Our work is about ensuring that joy is accessible to every resident of Baltimore, no matter what zip code you live in. Bringing health and joy to Baltimore residents should be an easy choice, not one that sparks endless, divisive debate. Our advocacy for Roland Avenue moving forward will include continued support to neighborhood leaders who have already demonstrated the groundswell of support for a protected lane. We will continue to attend meetings with Baltimore City DOT, including the Mayor’s Bicycle Advisory Commission, and voice our opinion on appropriate design and next steps. But we can no longer in good conscious continue to direct our limited staff resources to attending every public meeting to push back against residents determined to prioritize their own personal convenience above collaborative solutions that address everyone’s concerns and improve safety for all.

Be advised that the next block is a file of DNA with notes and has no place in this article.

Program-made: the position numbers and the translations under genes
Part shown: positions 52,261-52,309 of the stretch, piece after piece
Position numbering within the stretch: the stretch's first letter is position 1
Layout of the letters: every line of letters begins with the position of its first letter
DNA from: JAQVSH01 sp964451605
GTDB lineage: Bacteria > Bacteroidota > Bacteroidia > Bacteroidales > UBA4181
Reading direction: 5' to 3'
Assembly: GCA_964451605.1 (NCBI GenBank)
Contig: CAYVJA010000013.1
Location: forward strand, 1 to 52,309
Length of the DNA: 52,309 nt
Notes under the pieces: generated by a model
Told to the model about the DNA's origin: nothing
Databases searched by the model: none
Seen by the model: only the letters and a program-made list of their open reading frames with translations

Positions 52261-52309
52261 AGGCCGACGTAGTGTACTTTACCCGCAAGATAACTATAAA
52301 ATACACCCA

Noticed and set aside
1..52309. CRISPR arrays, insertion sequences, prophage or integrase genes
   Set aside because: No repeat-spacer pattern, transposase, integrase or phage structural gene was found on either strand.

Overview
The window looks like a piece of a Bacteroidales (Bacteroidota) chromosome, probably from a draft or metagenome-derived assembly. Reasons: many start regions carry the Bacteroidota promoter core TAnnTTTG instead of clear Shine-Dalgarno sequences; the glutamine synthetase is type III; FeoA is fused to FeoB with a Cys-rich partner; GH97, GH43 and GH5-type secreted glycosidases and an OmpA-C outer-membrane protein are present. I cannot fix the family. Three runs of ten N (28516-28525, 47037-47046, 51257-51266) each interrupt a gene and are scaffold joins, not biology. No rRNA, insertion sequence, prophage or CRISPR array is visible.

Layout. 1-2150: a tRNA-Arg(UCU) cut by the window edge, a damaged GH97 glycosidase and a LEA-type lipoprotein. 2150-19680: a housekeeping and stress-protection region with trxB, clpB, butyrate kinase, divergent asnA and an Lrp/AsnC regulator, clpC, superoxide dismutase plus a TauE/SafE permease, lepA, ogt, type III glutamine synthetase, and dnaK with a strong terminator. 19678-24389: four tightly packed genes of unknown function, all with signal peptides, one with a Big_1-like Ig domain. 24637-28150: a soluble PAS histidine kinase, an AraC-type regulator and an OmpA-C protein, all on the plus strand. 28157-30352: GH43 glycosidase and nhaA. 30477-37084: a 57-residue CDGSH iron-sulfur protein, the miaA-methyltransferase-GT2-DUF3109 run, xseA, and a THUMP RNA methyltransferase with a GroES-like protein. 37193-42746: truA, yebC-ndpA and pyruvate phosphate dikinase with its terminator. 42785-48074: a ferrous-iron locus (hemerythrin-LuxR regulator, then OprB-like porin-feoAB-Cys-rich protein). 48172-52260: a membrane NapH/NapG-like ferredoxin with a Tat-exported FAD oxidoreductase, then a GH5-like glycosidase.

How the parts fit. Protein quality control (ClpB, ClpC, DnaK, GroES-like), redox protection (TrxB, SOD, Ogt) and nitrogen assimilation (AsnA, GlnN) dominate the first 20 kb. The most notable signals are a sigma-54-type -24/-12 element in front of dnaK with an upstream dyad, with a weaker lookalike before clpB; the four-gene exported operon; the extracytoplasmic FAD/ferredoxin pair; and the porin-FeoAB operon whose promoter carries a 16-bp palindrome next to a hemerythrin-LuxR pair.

We know many of our members will be impacted by DOT’s decision to remove some of the lane. We know we have supporters who own homes in Roland Park whose quality of life includes having a safe place for their kids to bike to school. We’re going to do our best to continue to advocate for traffic calming and an all-ages protected facility on Roland Avenue, but not at the expense of directing our work in neighborhoods that are excited to re-imagine public space and build inclusive, safe streets for all.

I can’t get that image of the woman at Lake Montebello out of my mind, pedaling for over an hour to allow her child to enjoy the outdoors. There are families facing hardships in neighborhoods throughout the city that want and deserve that access to recreation, that safety, and that mobility. I’m disappointed that the conversations around streets can’t seem to center their experience and needs. With the #BigJumpBaltimore, the City has demonstrated its ability to do innovative work that improves the safety of people who need it most. That should be the standard they are held to moving forward.